Image courtesy of David Cowdery
Byron Bay Australia
Image courtesy of Dave Behrens||
Jorunna sp. (maybe undescribed)
Sometime back Dave Cowdery sent us this guy from Australia. He told us -
"...According to an Australian Geographic website, there is some thought that this animal which resembles Jorunna parva is in fact a new species. In my opinion, this is correct. I have included two images taken at Byron Bay Australia. The original article was discussing Jorunna under the heading "Cute sea bunnies" and showed funebris and parva as well as the not quite parva. In my view this animal looks like a cross between funebris and parva. The animal appears on the "Nudibranchs of the Sunshine Coast" as Jorunna sp 3, so they think it is a new species..."
Mike and I agree with Dave as the black patches of tubercles on the dorsum of Dave's specimen contain multiple caryophyllidia, more like J. funebris, not single tubercles as in J. parva. The gill is also different.
Hard to tell with some of these guys. Need specimens and genetic analysis.
Good show Dave.
Sammamish, WA 98074
Send Dave email at email@example.com
Dave Cowdery is a retired bio-medical Engineer and is the inventor of the Alumina/Titanium hermetic feedthrough (1970) for implantable bionics and the first to introduce a Titanium casing. This invention created the first bionic implant (pacemaker) with a service life that could be measured in years rather than months and is the basis for todays huge multi billion dollar bionic industry.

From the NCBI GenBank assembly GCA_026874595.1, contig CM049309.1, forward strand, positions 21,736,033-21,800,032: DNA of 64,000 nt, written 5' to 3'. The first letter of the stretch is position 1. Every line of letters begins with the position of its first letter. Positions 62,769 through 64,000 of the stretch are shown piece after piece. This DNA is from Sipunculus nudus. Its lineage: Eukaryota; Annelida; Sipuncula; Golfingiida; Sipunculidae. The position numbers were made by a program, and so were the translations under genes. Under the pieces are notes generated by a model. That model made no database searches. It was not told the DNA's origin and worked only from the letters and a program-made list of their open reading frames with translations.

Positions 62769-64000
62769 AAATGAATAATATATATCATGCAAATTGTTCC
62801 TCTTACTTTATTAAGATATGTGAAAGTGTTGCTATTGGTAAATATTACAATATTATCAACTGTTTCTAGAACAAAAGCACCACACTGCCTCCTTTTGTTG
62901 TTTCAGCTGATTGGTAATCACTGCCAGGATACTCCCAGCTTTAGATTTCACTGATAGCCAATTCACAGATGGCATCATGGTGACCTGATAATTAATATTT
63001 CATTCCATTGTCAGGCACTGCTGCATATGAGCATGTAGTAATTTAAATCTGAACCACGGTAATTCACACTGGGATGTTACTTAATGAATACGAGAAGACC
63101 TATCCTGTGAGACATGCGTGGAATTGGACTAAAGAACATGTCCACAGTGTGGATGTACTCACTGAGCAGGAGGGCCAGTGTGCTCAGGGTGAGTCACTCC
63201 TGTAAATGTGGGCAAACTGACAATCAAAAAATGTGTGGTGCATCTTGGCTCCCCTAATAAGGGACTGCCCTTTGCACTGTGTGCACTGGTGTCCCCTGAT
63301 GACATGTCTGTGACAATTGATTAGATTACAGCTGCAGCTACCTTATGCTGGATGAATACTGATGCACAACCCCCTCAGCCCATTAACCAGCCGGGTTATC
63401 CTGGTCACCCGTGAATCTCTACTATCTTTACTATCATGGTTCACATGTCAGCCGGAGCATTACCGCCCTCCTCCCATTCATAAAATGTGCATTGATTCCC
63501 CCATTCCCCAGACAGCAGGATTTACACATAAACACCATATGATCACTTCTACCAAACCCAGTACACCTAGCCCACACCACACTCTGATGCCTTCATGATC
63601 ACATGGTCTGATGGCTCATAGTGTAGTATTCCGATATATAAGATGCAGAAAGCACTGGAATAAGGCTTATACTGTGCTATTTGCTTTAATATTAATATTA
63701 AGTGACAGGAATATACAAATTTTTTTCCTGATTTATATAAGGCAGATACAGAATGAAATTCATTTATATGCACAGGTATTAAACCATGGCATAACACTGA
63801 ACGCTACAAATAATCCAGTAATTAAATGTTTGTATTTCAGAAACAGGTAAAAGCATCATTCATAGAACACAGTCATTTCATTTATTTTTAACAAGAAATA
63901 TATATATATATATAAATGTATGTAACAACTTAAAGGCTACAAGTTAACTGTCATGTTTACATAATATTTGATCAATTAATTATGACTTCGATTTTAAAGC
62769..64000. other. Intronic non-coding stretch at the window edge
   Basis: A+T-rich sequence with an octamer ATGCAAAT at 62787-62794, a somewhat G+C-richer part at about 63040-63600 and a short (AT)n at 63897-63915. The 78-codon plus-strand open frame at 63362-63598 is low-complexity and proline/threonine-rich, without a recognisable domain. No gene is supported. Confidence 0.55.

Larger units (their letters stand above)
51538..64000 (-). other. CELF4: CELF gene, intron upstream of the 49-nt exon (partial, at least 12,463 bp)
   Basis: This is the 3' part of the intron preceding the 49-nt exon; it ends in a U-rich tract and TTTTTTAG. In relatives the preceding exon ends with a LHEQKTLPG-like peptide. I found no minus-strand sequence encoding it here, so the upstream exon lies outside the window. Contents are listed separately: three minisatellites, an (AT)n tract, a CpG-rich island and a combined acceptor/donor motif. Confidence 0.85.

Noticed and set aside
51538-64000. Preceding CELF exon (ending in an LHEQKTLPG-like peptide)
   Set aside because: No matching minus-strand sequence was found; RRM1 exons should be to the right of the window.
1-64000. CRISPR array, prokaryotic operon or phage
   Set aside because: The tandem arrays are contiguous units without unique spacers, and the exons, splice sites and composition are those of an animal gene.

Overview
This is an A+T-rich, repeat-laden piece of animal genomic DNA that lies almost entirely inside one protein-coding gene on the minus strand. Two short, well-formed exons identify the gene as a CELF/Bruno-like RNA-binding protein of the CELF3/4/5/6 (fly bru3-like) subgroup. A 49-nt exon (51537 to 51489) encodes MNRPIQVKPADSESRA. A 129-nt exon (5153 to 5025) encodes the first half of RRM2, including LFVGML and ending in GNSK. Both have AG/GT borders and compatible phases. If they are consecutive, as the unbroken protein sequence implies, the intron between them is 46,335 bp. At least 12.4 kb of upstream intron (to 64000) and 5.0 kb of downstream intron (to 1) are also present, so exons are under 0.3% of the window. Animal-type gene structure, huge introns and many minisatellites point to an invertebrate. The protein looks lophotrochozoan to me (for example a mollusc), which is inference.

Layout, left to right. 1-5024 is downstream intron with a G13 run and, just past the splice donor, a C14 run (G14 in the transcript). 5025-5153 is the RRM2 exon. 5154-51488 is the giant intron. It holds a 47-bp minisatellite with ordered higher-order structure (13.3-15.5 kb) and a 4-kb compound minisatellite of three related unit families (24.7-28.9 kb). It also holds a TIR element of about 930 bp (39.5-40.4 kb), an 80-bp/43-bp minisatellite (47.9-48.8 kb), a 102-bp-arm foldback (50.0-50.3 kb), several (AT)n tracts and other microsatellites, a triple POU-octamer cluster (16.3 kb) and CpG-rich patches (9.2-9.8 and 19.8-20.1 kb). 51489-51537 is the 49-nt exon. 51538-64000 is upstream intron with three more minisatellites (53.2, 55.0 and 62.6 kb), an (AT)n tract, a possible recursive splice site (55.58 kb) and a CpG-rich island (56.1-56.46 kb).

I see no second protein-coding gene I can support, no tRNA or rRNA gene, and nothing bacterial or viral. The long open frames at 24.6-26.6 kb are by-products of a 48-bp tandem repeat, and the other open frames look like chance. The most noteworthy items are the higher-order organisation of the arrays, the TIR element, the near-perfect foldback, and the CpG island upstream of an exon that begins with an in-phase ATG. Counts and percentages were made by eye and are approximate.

David is a Divemaster with over 5,500 dives experience and is based near Byron Bay in Australia. David is also a keen competitive road bicycle rider covering over 400 km most weeks. Photographic equipment used Nikon D800 camera with DS160 substrobes.
Send Dave mail at firstname.lastname@example.org
Attention all you Sluggers, and you know who you are!
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This new 2nd Edition is updated and reorganized, including 185 new species. Among other features, the new edition includes additional photographs of species, an identification key, and an up-to-date classification reflecting the latest evolutionary relationships. The Indo-Pacific represents the largest expanse of tropical ocean in the world, stretching from the Indian Ocean coast of southern Africa and the Red Sea to the central Pacific of the Hawaiian Islands, Easter Island and the Marquesas.
This region supports the most diverse marine fauna of any place in the world for most groups of marine organisms. The nudibranchs and sea slugs are no exception to this rule; there are about 3,000 described species of these organisms in the world and at least 40% of these have been found exclusively in the Indo-Pacific tropics. This book illustrates 2,138 Indo-Pacific nudibranchs and sea slugs, including many undescribed species.